By Angela Wilkinson, Secretary General & CEO of the World Energy Council
The conversation around energy storage used to focus on bulk solutions like pumped hydro, time shifting and utility-owned systems. New developments have transformed energy storage into a flexible resource able to meet new and growing demand for very short duration as well as hourly, daily and seasonal storage of clean and affordable energy, from within and beyond the energy sector.
We are discovering that “gamechangers” in storage are not all or only about battery-based technologies. New concepts and uses are emerging in the form of value stacking, flexible storage and smart demand, with the role of technological innovation extending to clean hydrogen and a raft of alternative to Li+ battery technologies.
In an effort to humanize energy transition management we are connecting existing, new and unconventional energy storage players in thoughtful exchanges and dialogues about user needs, shifting demand and the latest technologies. Our aim is to facilitate new and better pathways for storage deployment.
By engaging different developers and the new users and uses now shaping the storage landscape we have started to clarify assumptions, identify blind spots and reveal fresh insights into new storage enablers and constraints. We are actively progressing five key themes, highlighted in our recent Innovation Insights Brief - Five Steps to Energy Storage and explored further in two webinars, available to watch here.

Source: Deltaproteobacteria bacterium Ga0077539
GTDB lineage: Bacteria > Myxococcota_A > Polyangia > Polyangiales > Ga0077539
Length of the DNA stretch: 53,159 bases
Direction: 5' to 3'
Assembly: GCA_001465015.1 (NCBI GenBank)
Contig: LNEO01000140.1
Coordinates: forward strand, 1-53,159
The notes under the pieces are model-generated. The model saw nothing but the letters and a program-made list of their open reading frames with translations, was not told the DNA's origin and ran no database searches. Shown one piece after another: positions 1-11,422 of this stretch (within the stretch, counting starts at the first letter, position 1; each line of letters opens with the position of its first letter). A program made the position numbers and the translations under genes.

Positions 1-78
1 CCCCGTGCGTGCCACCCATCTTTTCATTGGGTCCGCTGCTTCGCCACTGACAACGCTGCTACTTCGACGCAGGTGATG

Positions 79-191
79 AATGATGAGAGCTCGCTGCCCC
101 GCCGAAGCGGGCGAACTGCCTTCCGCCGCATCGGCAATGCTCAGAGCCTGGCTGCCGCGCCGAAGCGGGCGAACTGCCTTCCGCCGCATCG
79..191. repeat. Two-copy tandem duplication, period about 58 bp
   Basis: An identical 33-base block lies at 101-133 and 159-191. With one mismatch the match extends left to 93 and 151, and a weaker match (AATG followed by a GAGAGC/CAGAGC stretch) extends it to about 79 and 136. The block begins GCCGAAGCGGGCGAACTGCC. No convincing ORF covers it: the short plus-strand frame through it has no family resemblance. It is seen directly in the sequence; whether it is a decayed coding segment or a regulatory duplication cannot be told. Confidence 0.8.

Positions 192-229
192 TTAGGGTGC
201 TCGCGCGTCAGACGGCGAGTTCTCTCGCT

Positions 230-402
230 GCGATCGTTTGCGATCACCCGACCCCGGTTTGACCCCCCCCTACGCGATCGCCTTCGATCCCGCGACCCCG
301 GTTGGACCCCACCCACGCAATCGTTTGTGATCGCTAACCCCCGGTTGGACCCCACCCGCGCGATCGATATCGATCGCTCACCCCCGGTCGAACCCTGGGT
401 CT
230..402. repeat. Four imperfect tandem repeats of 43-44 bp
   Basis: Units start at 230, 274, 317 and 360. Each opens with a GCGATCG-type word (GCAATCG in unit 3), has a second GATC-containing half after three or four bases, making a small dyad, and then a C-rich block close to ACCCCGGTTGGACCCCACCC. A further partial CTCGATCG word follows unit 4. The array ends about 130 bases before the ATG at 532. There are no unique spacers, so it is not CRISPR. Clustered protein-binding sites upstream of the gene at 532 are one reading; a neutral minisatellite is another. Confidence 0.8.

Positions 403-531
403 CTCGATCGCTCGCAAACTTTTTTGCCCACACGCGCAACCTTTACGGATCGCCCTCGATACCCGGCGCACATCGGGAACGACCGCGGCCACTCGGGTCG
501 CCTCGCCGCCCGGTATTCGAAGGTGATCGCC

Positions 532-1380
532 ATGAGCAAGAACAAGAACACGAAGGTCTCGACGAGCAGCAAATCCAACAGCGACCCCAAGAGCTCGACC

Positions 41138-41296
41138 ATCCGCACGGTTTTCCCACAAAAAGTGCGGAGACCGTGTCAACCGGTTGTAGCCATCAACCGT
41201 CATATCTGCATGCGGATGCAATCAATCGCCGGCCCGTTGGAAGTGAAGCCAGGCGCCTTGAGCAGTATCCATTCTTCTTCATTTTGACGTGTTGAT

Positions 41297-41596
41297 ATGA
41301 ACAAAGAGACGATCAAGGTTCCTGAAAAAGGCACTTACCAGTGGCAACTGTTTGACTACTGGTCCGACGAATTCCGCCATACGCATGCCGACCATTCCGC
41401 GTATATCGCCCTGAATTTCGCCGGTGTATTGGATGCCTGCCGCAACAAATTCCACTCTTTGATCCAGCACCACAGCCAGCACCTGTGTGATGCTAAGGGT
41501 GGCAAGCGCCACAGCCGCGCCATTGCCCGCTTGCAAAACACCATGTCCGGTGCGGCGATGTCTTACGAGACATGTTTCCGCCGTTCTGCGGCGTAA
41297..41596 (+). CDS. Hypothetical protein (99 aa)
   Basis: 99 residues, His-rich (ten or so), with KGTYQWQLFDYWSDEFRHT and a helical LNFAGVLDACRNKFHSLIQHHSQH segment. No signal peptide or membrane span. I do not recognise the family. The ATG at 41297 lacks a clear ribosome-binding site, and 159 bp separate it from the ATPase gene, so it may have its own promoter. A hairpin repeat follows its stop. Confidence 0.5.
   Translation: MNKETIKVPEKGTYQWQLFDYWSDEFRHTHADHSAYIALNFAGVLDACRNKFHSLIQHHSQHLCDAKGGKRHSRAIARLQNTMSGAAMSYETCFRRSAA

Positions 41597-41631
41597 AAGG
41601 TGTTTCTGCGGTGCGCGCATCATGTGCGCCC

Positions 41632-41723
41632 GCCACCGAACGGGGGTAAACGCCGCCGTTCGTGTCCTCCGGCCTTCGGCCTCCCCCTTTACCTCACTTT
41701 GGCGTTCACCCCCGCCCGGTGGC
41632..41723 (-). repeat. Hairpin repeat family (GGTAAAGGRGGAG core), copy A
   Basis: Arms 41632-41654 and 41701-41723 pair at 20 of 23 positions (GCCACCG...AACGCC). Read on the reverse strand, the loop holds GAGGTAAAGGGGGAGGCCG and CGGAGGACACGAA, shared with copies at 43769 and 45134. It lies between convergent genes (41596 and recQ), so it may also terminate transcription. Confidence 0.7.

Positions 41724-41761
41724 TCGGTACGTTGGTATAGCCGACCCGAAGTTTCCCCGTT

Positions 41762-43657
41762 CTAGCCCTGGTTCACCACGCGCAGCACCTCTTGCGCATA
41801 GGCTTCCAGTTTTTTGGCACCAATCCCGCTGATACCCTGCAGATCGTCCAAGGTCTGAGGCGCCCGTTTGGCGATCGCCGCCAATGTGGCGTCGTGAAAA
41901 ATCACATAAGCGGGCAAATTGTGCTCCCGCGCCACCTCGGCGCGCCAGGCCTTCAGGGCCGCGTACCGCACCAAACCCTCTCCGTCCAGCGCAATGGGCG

Energy storage is a well-researched flexibility solution, but the benefits of energy storage are clear only to the energy community with limited bridge-building to policymakers and regulators. It is critical to explore the behavioural and policy changes needed to encourage implementation.
- Market access and the ability to stack different services simultaneously will enable cost-effective deployment of energy storage, regardless of the technology.
- Energy storage is too often reduced to battery technologies. Future-proofing our energy systems means considering alternative solutions and ensuring technologies have equal market opportunities.
- Energy storage presents a sector coupling opportunity between hard-to-abate sectors, such as mobility, industry and clean electricity. Different vectors of energy can be used, including heat, electricity and hydrogen.
- Relying on investments by adjacent sectors such as the automotive sector is not enough - the energy sector must adopt more aggressive technologies aligned with the end-goal of affordable clean energy for all.
We are working to keep future storage options open in order to progress faster, clean and socially inclusive energy transition. Read the full Innovation Insights Brief to find out more.